Hyundai Mobis will unveil the latest life-saving DDREM (Departed Driver Rescue & Exit Maneuver) technology at CES 2018. Mobis DDREM technology detects when a driver has dozed off and has begun to depart the road and autonomously guides the vehicle to safety.
DDREM uses three checkpoints to determine if a driver begins to depart from the driving role, and requires assistance. If departure is detected, DDREM technology takes over driving controls, scans the environment and guides the vehicle to a safe stopping point away from traffic.
- An infrared camera scans driver facial and eye movements to determine if the driver keeps eyes forward, changes blinking patterns or exhibits other signs of drowsiness. The camera used by Mobis has been tested and can “see” through glasses with ease;
- The technology looks for key identifiers used in advanced driver assistance systems (ADAS) – if the driver is moving in and out of a lane, crossing lanes, zigzagging or making erratic movements consistent with drowsy driving accidents; and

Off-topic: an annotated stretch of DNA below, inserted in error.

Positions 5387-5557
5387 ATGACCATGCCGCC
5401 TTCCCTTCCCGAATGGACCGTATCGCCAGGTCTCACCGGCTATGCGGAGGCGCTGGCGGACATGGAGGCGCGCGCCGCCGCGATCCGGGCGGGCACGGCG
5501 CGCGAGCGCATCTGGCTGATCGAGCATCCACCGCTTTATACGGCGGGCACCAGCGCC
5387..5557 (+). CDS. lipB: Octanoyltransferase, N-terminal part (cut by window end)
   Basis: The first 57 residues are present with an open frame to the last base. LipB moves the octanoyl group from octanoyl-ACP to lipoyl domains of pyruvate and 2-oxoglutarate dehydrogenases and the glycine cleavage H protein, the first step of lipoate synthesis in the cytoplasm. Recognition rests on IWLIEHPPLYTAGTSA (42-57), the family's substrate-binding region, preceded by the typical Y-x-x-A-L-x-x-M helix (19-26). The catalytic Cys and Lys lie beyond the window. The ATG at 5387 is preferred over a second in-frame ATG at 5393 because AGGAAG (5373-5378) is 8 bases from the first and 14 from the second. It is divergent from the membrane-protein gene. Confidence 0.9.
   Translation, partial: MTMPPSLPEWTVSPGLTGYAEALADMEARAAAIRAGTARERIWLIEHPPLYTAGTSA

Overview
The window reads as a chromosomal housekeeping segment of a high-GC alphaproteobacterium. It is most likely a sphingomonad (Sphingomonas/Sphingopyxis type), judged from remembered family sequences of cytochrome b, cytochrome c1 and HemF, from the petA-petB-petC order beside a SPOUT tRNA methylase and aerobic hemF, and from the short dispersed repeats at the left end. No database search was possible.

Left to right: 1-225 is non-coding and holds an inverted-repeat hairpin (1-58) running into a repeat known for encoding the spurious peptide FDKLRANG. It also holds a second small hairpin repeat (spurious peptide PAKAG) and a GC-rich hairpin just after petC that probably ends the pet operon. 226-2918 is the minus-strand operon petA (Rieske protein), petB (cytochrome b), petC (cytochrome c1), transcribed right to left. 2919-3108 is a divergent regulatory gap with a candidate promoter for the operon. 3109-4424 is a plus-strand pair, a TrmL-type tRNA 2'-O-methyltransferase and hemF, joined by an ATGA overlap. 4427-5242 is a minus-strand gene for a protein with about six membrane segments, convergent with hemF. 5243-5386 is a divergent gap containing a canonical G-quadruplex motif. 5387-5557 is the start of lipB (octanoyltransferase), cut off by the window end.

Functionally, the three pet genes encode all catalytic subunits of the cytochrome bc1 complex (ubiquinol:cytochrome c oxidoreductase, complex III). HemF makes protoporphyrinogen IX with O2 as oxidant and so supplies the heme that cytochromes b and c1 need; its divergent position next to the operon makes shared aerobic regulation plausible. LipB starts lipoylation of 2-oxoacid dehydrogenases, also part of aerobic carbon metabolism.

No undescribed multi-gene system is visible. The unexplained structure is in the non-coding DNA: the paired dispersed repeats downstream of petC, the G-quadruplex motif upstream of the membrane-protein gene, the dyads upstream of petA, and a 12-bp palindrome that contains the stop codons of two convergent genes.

- If DDREM determines that the driver has fallen asleep, it transitions vehicle control to level 4 autonomous driving mode. The software uses vehicle hardware already found on most new cars – including electronic brakes, electric power steering, radars, and camera systems – as well as basic mapping and GPS to identify a safe place for the vehicle to pull over and stop. In most “rescue” cases, DDREM will only need to function in full autonomy mode for less than a mile, minimizing the exposure and complexity of the self-driving system.
As OEMs, suppliers and technology companies race to bring level four and five autonomy to market, the conversation is centered around the complexity, infrastructure and governance required for full autonomy. Because DDREM is solely focused on using autonomous driving to save lives – rather than as convenience technology – the solution could be introduced in new vehicles across OEMs much more quickly and cost-effectively.